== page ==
Formula One championship leader Max Verstappen lifted himself into a league of his own as he beat title rival Lewis Hamilton to pole position with a blinding lap in qualifying for the French Grand Prix at Circuit Paul Ricard.
The 23-year-old, the only driver to go faster than the one minute 30 seconds mark, set the timing screens alight with a one minute 29.990 second lap around the 5.8-km Paul Ricard track.
That was good enough to beat Hamilton by a handy 0.258 seconds, with the Mercedes driver lining up alongside the Red Bull on the front row.
Four points separate the pair in the overall standings.
“So far it has been a really positive weekend at a track where it has been a bit difficult for us,” said Verstappen after taking his second pole position of the season and the fifth of his career.
“No points are scored today but it is a great day and we have to finish it off tomorrow to get 25 points that we lost in Baku,” added the Dutchman who crashed out of the lead in the last race in Azerbaijan with a blown tyre while heading for an almost certain win.
Mercedes had led every practice and qualifying session for the two races held at the Paul Ricard track since the circuit joined the calendar in 2018.
Hamilton, who won both from pole, had gone into this weekend looking to bounce back after picking up only seven points over the last two races.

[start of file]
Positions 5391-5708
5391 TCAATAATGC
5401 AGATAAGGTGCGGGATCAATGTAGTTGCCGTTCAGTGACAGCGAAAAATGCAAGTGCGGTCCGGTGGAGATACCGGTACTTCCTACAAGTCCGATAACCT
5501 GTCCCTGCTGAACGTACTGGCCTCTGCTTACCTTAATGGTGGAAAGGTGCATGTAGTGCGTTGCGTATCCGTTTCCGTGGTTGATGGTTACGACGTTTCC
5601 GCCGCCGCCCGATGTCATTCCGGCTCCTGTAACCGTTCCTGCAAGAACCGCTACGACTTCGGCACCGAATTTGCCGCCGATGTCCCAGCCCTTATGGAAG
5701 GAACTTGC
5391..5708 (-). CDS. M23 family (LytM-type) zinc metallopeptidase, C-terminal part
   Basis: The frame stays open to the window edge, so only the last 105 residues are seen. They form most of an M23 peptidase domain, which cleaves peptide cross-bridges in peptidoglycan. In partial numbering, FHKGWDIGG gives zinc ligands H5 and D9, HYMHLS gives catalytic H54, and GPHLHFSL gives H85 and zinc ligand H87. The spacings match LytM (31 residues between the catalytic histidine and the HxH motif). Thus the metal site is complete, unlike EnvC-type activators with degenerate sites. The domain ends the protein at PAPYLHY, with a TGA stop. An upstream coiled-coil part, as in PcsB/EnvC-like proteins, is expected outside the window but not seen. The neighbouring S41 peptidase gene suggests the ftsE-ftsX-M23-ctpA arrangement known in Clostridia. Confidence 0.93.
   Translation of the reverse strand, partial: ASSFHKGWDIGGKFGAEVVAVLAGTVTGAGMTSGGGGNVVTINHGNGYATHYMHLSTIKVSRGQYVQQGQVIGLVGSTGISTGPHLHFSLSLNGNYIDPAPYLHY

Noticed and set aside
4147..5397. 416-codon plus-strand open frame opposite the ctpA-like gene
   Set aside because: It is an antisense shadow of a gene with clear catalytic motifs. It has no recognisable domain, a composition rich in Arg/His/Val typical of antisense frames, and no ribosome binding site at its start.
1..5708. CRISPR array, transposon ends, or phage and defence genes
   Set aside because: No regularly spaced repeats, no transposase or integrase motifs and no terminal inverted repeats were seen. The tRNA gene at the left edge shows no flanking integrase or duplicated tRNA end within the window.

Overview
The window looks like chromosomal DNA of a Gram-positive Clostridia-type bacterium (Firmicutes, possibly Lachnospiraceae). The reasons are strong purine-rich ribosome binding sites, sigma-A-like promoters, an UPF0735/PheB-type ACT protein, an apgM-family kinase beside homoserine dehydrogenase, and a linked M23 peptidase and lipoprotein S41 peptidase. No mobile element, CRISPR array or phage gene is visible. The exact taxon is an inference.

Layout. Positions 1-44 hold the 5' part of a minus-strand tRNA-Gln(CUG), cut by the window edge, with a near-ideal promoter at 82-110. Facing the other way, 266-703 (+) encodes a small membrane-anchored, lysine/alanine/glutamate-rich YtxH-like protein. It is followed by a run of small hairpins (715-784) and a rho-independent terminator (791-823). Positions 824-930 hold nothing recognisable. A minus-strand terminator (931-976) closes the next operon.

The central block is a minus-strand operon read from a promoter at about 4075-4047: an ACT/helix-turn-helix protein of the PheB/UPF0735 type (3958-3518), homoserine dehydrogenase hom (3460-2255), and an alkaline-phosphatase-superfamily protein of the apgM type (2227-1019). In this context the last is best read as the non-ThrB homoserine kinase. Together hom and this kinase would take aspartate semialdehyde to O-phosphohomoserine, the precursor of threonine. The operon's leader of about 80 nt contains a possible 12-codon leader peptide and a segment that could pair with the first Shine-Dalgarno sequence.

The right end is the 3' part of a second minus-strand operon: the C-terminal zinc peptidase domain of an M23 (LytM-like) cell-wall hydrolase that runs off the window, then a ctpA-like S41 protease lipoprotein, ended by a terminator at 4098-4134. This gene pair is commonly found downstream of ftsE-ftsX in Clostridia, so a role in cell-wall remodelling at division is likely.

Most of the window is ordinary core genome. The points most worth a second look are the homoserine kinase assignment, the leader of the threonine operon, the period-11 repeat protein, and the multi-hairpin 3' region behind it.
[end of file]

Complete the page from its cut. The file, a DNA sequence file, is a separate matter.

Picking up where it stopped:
But even with his team’s practice and qualifying dominance at an end, the seven time champion will be happy to line up on the front row from where he has a good chance of taking the fight to Verstappen on Sunday.
“We’ve got a race on our hands and we’re loving the battle,” said Hamilton. “We’re going to keep pushing, keep fighting and giving it everything.”
Valtteri Bottas, who has swapped chassis with Hamilton this weekend, will line up third alongside fourth-placed Sergio Perez, winner for Red Bull in Baku.
The fired-up Finn, who heads into the weekend having failed to score in the last two races and with speculation surrounding his Mercedes future, has been in the mix throughout the weekend and was a tenth of a second off his team mate’s best.
Carlos Sainz was fifth for Ferrari ahead of Frenchman Pierre Gasly who will line up sixth in his AlphaTauri for his home race.
Charles Leclerc, who put his Ferrari on pole for the last two races, was seventh.
Alpine’s Esteban Ocon, a Frenchman driving for a French team, will start his home race 11th.
Saturday’s qualifying session was interrupted by two red flags.
Japanese rookie Yuki Tsunoda caused the first stoppage three minutes into the hour-long session when he lost control of his AlphaTauri at the first corner and ended up in the barriers.
Mick Schumacher brought the red flags out for the second time in the dying seconds of the opening phase of qualifying, when the German spun off into the barriers.
The 22-year-old Haas driver will still line up a career-best 15th.
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